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Solutions for Chapter 9: Chemistry: The Central Science 12th Edition

Chemistry: The Central Science | 12th Edition | ISBN: 9780321696724 | Authors: Theodore E. Brown; H. Eugene LeMay; Bruce E. Bursten; Catherine Murphy; Patrick Woodward

Full solutions for Chemistry: The Central Science | 12th Edition

ISBN: 9780321696724

Chemistry: The Central Science | 12th Edition | ISBN: 9780321696724 | Authors: Theodore E. Brown; H. Eugene LeMay; Bruce E. Bursten; Catherine Murphy; Patrick Woodward

Solutions for Chapter 9

Solutions for Chapter 9
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Textbook: Chemistry: The Central Science
Edition: 12
Author: Theodore E. Brown; H. Eugene LeMay; Bruce E. Bursten; Catherine Murphy; Patrick Woodward
ISBN: 9780321696724

Chemistry: The Central Science was written by and is associated to the ISBN: 9780321696724. Since 124 problems in chapter 9 have been answered, more than 172295 students have viewed full step-by-step solutions from this chapter. Chapter 9 includes 124 full step-by-step solutions. This expansive textbook survival guide covers the following chapters and their solutions. This textbook survival guide was created for the textbook: Chemistry: The Central Science, edition: 12.

Key Chemistry Terms and definitions covered in this textbook
  • alpha 1A2 helix

    A protein structure in which the protein is coiled in the form of a helix with hydrogen bonds between C “O and N ¬H groups on adjacent turns. (Section 24.7)

  • Anion

    An atom or group of atoms bearing a negative charge.

  • axial position

    For chair conformations of substituted cyclohexanes, a position that is parallel to a vertical axis passing through the center of the ring.

  • Beer’s law

    The light absorbed by a substance (A) equals the product of its extinction coefficient 1e2, the path length through which the light passes (b), and the molar concentration of the substance (c): A = ebc. (Section 14.2)

  • Chiral center

    A tetrahedral atom, most commonly carbon, that is bonded to four different groups; also called a chirality center

  • conservation of orbital symmetry

    During a reaction, the requirement that the phases of the frontier MOs must be aligned.

  • coupling (of protons)

    A phenomenon observed most commonly for nonequivalent protons connected to adjacent carbon atoms in which the multiplicity of each signal is affected by the other.

  • exergonic

    Any process with a negative DG.

  • face-centered lattice

    A crystal lattice in which the lattice points are located at the faces and corners of each unit cell. (Section 12.2)

  • first order

    A reaction that has a rate equation in which the sum of all exponents is one.

  • geminal

    Two groups connected to the same carbon atom. For example, a geminal dihalide is a compound with two halogens connected to the same carbon atom.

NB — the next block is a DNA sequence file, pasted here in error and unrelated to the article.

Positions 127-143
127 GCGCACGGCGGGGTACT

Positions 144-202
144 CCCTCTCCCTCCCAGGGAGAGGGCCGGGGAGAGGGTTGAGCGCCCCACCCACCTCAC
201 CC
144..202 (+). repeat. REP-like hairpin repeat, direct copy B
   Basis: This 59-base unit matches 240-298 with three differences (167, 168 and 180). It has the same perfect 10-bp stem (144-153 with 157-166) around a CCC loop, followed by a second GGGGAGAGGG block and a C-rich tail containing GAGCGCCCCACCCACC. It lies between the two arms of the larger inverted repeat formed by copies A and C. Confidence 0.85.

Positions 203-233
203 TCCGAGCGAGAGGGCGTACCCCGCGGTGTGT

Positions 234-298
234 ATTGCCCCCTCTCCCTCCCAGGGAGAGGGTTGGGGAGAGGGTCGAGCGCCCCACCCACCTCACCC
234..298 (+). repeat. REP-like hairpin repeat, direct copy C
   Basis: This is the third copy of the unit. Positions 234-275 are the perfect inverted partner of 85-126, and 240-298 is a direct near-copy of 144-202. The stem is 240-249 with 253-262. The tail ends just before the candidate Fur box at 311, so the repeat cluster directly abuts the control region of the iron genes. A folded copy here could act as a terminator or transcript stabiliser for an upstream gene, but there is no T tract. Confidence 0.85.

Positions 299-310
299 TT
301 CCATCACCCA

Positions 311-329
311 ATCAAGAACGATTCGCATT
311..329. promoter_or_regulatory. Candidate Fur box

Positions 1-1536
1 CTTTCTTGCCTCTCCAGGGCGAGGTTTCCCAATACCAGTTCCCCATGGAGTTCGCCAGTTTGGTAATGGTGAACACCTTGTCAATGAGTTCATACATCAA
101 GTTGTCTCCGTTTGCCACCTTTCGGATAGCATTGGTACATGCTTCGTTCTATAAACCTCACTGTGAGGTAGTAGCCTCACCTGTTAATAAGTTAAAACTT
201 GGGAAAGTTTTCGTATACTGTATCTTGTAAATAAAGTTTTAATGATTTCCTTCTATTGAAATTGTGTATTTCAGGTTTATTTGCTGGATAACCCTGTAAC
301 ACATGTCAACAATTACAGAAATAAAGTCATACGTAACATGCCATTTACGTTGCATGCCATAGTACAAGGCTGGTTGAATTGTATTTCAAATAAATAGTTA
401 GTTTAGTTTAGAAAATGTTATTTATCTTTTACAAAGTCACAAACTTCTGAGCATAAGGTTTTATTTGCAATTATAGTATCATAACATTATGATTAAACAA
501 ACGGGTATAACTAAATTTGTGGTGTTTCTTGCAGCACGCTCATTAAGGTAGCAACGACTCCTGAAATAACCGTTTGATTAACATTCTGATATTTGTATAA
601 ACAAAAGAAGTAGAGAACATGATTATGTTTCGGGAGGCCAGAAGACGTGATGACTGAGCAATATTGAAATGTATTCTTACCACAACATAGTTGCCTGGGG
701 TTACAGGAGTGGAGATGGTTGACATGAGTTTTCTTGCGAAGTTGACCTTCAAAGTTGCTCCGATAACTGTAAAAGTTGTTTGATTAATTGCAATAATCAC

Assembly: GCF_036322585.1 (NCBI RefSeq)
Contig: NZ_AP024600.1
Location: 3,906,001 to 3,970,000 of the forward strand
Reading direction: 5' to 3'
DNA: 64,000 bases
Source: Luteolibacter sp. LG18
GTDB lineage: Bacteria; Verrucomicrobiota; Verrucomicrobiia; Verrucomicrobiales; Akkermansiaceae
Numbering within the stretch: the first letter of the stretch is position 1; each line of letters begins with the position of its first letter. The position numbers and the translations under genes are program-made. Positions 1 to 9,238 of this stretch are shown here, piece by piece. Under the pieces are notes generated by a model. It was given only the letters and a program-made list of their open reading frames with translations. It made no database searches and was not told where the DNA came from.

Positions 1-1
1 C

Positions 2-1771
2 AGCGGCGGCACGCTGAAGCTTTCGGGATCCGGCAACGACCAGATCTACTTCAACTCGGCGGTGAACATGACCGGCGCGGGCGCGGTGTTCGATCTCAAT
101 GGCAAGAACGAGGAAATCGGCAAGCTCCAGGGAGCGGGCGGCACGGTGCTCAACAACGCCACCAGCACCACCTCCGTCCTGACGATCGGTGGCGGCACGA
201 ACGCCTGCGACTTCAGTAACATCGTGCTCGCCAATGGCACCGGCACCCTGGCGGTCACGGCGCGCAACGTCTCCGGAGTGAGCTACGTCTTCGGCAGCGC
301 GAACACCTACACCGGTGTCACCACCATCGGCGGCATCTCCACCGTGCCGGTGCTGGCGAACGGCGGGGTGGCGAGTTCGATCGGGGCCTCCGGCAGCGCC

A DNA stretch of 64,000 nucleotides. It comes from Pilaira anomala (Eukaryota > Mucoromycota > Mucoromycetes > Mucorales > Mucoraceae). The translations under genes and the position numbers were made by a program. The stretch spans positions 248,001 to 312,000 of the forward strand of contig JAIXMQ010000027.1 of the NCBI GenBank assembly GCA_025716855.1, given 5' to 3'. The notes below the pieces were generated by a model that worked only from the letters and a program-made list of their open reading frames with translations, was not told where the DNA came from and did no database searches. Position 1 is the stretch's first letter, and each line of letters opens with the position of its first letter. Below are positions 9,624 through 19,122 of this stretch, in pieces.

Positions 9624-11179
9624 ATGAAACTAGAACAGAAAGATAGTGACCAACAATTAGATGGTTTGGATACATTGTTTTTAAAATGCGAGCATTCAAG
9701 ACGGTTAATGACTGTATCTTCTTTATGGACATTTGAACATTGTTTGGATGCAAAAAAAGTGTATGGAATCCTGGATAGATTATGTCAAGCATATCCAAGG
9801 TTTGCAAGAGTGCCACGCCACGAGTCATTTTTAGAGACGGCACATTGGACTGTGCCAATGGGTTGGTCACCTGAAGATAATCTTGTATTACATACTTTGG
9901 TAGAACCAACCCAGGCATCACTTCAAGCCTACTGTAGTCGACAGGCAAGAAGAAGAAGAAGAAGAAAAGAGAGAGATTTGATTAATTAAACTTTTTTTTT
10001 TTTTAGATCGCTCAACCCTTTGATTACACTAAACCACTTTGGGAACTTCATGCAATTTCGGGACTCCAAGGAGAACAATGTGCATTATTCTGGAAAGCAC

• halohydrin formation

    A reaction which involves the addition of a halogen and a hydroxyl group (OH) across an alkene.

  • Heat of reaction (DH0 )

    The difference in enthalpy between reactants and products. If the enthalpy of products is lower than that of the reactants, heat is released and the reaction is exothermic. If the enthalpy of the products is higher than that of the reactants, energy is absorbed, and the reaction is endothermic

  • Heterolytic bond cleavage

    Cleavage of a bond so that one fragment retains both electrons and the other retains none.

  • hydrochlorofluorocarbons, (HCFCs)

    Compounds that are similar in structure to CFCs but also possess at least one C!Hbond.

  • hydrogen bonding

    Bonding that results from intermolecular attractions between molecules containing hydrogen bonded to an electronegative element. The most important examples involve OH, NH, and HF. (Section 11.2)

  • lattice vectors

    The vectors a, b, and c that define a crystal lattice. The position of any lattice point in a crystal can be represented by summing integer multiples of the lattice vectors. (Section 12.2)

  • matter

    Anything that occupies space and has mass; the physical material of the universe. (Section 1.1)

  • Mercaptan

    A common name for a thiol; that is, any compound that contains an -SH (sulfhydryl) group

  • Polarizability

    A measure of the ease of distortion of the distribution of electron density about an atom or group in response to interaction with other molecules or ions. Fluorine which has a high electronegativity and holds its electrons tightly, has a very low polarizability. Iodine, which has a lower electronegativity and holds its electrons less tightly, has a very high polarizability.

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